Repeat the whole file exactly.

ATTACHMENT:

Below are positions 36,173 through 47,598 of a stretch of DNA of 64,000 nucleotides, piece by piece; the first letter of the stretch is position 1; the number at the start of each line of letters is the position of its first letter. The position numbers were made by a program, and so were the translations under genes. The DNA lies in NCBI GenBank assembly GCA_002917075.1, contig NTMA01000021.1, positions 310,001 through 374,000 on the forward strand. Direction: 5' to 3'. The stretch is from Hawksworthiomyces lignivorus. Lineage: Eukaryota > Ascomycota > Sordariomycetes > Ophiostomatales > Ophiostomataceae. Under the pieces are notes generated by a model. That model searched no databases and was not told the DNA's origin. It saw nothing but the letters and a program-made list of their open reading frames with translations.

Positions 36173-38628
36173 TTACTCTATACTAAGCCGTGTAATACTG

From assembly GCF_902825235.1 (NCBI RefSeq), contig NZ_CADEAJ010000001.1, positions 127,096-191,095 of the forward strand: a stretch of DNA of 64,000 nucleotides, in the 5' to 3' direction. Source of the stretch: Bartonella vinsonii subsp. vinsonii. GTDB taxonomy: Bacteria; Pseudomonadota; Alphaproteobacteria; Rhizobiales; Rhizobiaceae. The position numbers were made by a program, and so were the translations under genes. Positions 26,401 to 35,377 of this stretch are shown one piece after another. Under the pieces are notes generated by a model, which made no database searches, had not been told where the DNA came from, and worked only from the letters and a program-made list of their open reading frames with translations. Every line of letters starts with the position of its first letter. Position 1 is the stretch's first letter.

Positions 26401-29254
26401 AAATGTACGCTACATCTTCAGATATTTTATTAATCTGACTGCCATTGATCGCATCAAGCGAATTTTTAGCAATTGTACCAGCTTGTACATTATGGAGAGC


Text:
Below are positions 36,173 through 47,598 of a stretch of DNA of 64,000 nucleotides, piece by piece; the first letter of the stretch is position 1; the number at the start of each line of letters is the position of its first letter. The position numbers were made by a program, and so were the translations under genes. The DNA lies in NCBI GenBank assembly GCA_002917075.1, contig NTMA01000021.1, positions 310,001 through 374,000 on the forward strand. Direction: 5' to 3'. The stretch is from Hawksworthiomyces lignivorus. Lineage: Eukaryota > Ascomycota > Sordariomycetes > Ophiostomatales > Ophiostomataceae. Under the pieces are notes generated by a model. That model searched no databases and was not told the DNA's origin. It saw nothing but the letters and a program-made list of their open reading frames with translations.

Positions 36173-38628
36173 TTACTCTATACTAAGCCGTGTAATACTG

From assembly GCF_902825235.1 (NCBI RefSeq), contig NZ_CADEAJ010000001.1, positions 127,096-191,095 of the forward strand: a stretch of DNA of 64,000 nucleotides, in the 5' to 3' direction. Source of the stretch: Bartonella vinsonii subsp. vinsonii. GTDB taxonomy: Bacteria; Pseudomonadota; Alphaproteobacteria; Rhizobiales; Rhizobiaceae. The position numbers were made by a program, and so were the translations under genes. Positions 26,401 to 35,377 of this stretch are shown one piece after another. Under the pieces are notes generated by a model, which made no database searches, had not been told where the DNA came from, and worked only from the letters and a program-made list of their open reading frames with translations. Every line of letters starts with the position of its first letter. Position 1 is the stretch's first letter.

Positions 26401-29254
26401 AAATGTACGCTACATCTTCAGATATTTTATTAATCTGACTGCCATTGATCGCATCAAGCGAATTTTTAGCAATTGTACCAGCTTGTACATTATGGAGAGC